But if the US withdraws, how else will Pakistan justify its billions in aid it receives?

    If the US stops subsidizing Pakistan, the country will collapse.

    Afghanistan can however look to potential helpers that were engaged in Afghanistan long before the US arrived.


  • Major Iqbal
    Feb 11, 2014 - 3:11AM

    “62 per cent of the country being firmly under the control of the resistance groups.”

    Out of interest, where did the author get this “number” from?


  • Khattak
    Feb 11, 2014 - 6:07AM

    It is simplistic to think that peace will come to Afghanistan if its leadership set it free from US & others. That would be an ideal world. No country can survive without having good mutually beneficial relationship with the world(US is the only world power) let alone Afghanistan. Karzai is trying hard but US will not let it have peace with the Taliban. One of his pre-condition to sign BSA is that US & Pakistan shall bring Taliban to negotiation table. Modern & smart leaders like Karzai are need of Afghanistan. They do not need those Mollas who waged Jihad with US money & stingers but when it was time to deliver to Afghan people they were trying to convert Reagan to Islam. Such simpleton cant run Afghanistan. Replacing Karzai with leader of level of Karzai will be victory for Afghans. I am happy that Afghanistan is on right track for peace & prosperity. I hope that the world will not let them down & its peril.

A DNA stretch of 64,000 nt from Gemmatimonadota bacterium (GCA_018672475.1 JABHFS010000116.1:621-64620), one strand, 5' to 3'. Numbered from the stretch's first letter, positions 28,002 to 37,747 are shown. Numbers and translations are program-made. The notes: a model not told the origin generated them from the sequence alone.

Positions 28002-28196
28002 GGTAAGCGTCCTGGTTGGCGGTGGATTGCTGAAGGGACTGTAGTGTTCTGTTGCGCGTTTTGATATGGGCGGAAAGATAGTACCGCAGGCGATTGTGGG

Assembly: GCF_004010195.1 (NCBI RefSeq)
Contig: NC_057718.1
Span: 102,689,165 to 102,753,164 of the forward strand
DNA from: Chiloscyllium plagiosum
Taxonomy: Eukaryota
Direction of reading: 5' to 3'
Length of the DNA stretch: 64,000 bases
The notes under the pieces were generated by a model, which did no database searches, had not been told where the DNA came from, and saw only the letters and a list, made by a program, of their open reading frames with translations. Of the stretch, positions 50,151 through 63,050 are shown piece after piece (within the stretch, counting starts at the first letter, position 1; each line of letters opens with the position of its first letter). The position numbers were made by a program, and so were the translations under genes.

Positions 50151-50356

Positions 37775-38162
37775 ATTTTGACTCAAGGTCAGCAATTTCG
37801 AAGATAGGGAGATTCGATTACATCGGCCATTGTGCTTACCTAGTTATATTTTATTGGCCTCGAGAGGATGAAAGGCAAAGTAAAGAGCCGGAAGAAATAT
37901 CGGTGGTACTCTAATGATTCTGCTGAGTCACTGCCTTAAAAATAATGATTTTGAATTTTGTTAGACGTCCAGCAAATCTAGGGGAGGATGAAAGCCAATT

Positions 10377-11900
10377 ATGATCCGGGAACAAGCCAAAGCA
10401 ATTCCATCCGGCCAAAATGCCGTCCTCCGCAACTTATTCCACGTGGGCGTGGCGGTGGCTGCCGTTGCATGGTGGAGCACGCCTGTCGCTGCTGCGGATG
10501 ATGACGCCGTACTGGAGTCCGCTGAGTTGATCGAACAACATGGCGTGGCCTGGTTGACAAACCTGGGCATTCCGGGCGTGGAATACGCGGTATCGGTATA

• shah
    Feb 11, 2014 - 6:55AM

    How about you let the Afghans decide on whether an election is worth it or not ?


  • Banday
    Feb 11, 2014 - 8:42AM

    Mr. Mohmand, kindly elaborate on the basis of your judgemental view of Afghan public opinion about elections. There is no mention of any survey taken to ascertain the majority opinion. Realities are bitter, but we need to be cautious in imposing our wish list on others. It compromises the objectivity of the writer, which unfortunately happened in this article.


  • Asjad
    Feb 11, 2014 - 10:23AM

    If one could use ctrl+f and replace Afghanistan with Pakistan and Afghan with Pakistani, it would remain largely similar and acceptable.Recommend

  • Feroz
    Feb 11, 2014 - 11:10AM

    Afghanistan has decided it does not want to be anybody’s puppet. We can see from various Opinion pieces that this development has upset many supporters of the “strategic depth” theory. People in Afghanistan are not fools who do not know the forces that have supported the Taliban and wreaked havoc in their country. The Afghan people have an opportunity to elect their leaders but spoilers are many who want to foist terror minded turncoats through violence. A repeat of occurrence like in late nineties will be a failure.